Story at a glance
- The Atlantic Meridional Overturning Circulation is a weather pattern that transmits different water temperatures up and down the Atlantic Ocean and helps regulate climate.
- Researchers use substantial proxy data to see if recent weakening trends are part of a larger pattern.
One of the most critical ocean circulation patterns that helps the Earth regulate its temperature has recently reached its weakest state in a millennium, making it more difficult to effectively distribute heat on the planet.
The Atlantic Meridional Overturning Circulation (AMOC), a series of currents that flow across the Atlantic Ocean, as well as the Nordic and Labrador Seas, helps transport heat from the South Atlantic and North Atlantic to more polar Atlantic waters.
Published in the journal Nature Geoscience, a new study examines evidence pointing to the AMOC’s slowdown due to anthropogenic climate change, or climate change caused by humans.
Using long-term proxy data to substitute for a lack of information about the AMOC’s patterns before 2004, researchers look at surface temperature patterns that reflect changes in how the AMOC could be transporting heat across oceans.
Some of the proxies included temperatures, marine productivity and ocean heat content. Select data to measure the heat of subsurface ocean temperatures were derived from coral samples, and marine productivity was recorded by looking at the marine sediment and methanesulfonic acid concentration in Greenland ice cores.
The results indicate that prior to the 19th century, AMOC weather patterns were “relatively stable.”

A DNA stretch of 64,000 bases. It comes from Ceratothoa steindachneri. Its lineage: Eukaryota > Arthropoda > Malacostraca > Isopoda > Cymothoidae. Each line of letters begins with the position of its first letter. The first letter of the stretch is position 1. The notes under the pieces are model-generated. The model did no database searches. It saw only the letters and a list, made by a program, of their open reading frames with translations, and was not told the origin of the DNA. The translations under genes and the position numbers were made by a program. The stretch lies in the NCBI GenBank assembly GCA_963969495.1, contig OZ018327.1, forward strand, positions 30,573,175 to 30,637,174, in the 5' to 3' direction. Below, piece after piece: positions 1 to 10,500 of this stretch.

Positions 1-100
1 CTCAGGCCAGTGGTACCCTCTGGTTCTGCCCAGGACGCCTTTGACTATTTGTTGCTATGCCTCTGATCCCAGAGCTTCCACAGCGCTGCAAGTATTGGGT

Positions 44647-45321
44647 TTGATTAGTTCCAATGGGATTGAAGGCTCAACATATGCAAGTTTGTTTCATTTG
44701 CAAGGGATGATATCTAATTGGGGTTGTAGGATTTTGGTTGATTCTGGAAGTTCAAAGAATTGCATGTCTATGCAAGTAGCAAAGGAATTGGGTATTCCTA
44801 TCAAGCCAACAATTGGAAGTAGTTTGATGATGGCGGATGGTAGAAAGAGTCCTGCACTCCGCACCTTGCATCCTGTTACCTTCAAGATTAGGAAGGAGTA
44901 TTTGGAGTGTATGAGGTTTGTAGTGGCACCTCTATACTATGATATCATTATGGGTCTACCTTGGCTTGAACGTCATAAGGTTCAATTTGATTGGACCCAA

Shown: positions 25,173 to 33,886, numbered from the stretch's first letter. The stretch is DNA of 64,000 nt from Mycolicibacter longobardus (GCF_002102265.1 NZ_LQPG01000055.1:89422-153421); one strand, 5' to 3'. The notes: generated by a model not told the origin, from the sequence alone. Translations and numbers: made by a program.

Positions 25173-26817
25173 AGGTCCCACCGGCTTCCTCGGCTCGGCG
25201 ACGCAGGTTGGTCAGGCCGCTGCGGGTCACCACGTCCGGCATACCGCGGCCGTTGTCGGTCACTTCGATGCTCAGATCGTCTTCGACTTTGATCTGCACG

Declines in movements of the current are visible after the 19th century, with “a phase of particularly rapid decline” measured via proxy data beginning in the 1960s.
Scientists further saw a small recovery in the 1990s, but then saw the same decline occur in the first decade of the 2000s.
The authors of the report concede that some proxy data could be skewed by complicating variables that aren’t related to the AMOC at all. When testing the strength of results from substitute data, however, 9 out of 11 proxy variables showcase steady declines that run parallel to the AMOC’s reduced capacity to distribute heat effectively.
“These data consistently show that the modern AMOC slowdown is unprecedented in over a thousand years,” the report concludes.
The authors advocate improved understanding of the AMOC is vital to understanding the potential environmental effects of a changed pattern of ocean currents. It’s possible further weakening could result in more extreme weather events in Europe and rising sea levels on the U.S. East Coast, they note.